I love coffee but haven’t touched the stuff since 1989. It used to make me so hyper that I could perform two people’s job at the same time. In fact, I often did.
Even decaf will leave me unable to sleep at night. Same thing with green and black teas.
The only caffeine I allow in my diet is small bits of dark chocolate, which I must eat in early morning. Otherwise, I won’t be able to sleep.
Because of my experiences with caffeine, it’s easy for me to understand how drastically food products can impact one’s mood. So when I read about studies that claim food additives can increase a child’s hyperactivity, I’m not the least bit surprise.
I first reported on the phenomenon early in the life of this blog. The British, though, are clearly leaders in this area of research.
Now, a follow-up study, financed by Britain’s Food Standards Agency, has further reinforced the idea that certain food additives, colorings and preservatives contribute to hyperactivity in children, reports The New York Times.
The dosages given kids 3-, 8-, and 9-years old were relatively small: the equivalent of one to two servings of candy. The impact, though was loud and clear:
The researchers discovered that children in both age groups were significantly more hyperactive and that they had shorter attention spans if they had consumed the drink containing the additives.
And this is for small amounts of the additives. How much does the average kid consume each day?
My kids consume close to none. That’s because we do not buy products with artificial preservatives. Heck, I don’t even like giving our kids apple juice, since it makes them noticeably more hyper and grumpy.
Despite the study’s results, one American expert seems more worried about socialization of kids than chemicalization.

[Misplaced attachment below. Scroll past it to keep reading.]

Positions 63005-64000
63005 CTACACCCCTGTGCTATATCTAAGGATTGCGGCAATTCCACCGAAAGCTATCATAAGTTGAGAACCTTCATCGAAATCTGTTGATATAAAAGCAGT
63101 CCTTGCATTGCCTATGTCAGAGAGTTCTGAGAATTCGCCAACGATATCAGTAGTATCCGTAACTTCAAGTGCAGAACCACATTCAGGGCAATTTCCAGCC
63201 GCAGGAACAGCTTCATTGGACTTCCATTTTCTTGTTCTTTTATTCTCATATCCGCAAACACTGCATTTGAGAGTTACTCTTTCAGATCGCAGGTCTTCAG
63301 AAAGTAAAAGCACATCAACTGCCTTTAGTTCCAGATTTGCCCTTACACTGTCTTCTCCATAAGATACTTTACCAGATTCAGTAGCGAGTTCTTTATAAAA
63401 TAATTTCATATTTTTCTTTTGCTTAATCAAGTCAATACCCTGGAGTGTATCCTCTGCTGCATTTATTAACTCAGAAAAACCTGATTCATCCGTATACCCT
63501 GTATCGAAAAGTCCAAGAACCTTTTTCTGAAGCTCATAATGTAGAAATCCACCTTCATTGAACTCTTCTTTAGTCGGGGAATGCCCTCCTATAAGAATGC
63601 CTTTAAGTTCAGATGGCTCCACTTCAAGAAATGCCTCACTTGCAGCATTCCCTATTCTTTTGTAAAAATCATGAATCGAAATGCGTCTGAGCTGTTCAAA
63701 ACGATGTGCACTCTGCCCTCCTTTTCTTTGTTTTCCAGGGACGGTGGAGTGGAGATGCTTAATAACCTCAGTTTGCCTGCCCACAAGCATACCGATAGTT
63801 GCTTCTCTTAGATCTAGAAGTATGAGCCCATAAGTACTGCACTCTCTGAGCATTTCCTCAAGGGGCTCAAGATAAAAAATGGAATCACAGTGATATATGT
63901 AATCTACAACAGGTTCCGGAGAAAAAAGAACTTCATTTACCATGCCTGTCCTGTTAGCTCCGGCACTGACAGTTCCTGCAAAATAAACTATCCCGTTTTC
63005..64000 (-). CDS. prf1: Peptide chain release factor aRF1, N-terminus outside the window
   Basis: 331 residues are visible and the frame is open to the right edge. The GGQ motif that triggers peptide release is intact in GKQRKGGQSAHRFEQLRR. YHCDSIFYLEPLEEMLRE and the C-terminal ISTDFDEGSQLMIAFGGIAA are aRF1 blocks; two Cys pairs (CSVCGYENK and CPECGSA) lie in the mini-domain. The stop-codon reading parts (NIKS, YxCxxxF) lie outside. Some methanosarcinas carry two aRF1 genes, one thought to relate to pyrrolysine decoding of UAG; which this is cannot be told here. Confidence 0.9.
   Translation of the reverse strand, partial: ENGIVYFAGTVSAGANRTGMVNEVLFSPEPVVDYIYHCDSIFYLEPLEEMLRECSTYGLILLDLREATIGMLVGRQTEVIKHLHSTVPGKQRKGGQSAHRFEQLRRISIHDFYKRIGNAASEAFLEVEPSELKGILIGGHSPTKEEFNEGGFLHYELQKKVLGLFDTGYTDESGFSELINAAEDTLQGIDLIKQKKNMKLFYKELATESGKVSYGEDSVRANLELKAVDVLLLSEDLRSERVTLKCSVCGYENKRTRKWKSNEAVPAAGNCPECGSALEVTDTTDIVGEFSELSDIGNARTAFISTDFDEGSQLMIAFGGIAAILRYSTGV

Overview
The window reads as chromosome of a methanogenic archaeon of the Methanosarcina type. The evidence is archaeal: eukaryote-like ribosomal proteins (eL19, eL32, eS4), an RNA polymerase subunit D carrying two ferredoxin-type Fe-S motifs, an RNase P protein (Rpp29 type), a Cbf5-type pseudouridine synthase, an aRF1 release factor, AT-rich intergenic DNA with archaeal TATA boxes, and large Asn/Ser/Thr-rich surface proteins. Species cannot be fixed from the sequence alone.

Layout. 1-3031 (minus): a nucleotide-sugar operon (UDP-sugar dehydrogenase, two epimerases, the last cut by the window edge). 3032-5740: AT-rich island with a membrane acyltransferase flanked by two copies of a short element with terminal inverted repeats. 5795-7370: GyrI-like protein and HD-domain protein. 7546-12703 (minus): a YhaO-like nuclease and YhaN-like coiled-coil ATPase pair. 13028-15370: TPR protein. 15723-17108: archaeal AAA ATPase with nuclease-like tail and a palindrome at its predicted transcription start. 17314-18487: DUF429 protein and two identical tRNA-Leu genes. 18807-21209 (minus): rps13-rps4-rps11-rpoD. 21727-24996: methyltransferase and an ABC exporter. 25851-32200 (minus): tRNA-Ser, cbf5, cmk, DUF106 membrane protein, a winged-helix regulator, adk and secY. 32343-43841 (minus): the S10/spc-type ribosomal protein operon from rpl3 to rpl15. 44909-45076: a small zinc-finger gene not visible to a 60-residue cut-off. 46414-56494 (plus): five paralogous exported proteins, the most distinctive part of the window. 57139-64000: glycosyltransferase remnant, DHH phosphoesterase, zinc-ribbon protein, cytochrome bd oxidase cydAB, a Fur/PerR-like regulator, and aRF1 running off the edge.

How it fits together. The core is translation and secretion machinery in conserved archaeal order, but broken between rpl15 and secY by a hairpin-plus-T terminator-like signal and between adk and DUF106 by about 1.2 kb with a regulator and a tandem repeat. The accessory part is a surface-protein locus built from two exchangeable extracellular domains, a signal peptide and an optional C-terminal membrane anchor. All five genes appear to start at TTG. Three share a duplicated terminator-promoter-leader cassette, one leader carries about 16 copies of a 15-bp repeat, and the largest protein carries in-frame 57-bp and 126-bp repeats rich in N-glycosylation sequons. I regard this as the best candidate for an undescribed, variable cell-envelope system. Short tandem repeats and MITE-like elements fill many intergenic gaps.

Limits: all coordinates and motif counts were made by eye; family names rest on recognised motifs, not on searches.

“Even if it shows some increase in hyperactivity, is it clinically significant and does it impact the child’s life?” Dr. Thomas Spencer, a specialist in Pediatric Psychopharmacology at Massachusetts General Hospital, asks the Times. “Is it powerful enough that you want to ostracize your kid? It is very socially impacting if children can’t eat the things that their friends do.”
Excuse me, but is keeping crap out of your kid’s bodies ostracizing them or contributing to lifelong health? Is giving them the ability to concentrate through class ostracizing or improving their educational opportunities? Is Dr. Spencer implying that it is better to put these kids on hyperactivity medicine rather than to just remove the culprit from their diet?
What kind of insane society do we live in where we keep toxic chemicals in food all for the benefit of our children’s “socialization?”
Fortunately, parents with hyperactive kids have long suspected that these additives contribute to their parenting woes. Writes the Times:
It was the first time researchers conclusively and scientifically confirmed a link that had long been suspected by many parents. Numerous support groups for Attention Deficit Hyperactivity Disorder have for years recommended removing such ingredients from diets, although experts have continued to debate the evidence.
But the new, carefully controlled study shows that some artificial additives increase hyperactivity and decrease attention span in a wide range of children, not just those for whom over activity has been diagnosed as a learning problem.
I bet parents with ADHD kids are not worried about how not having a candy bar or soda at lunch will impact their kids socialization. In fact, I bet most of these parents already work day and night to keep all the crap on the market out of their kids’ hands. And I bet their kids are better socialized because of their increased ability to concentrate and get along with their classmates.
Now, with evidence in hand, maybe the remaining parents will join in the battle to get junk out of our food supply.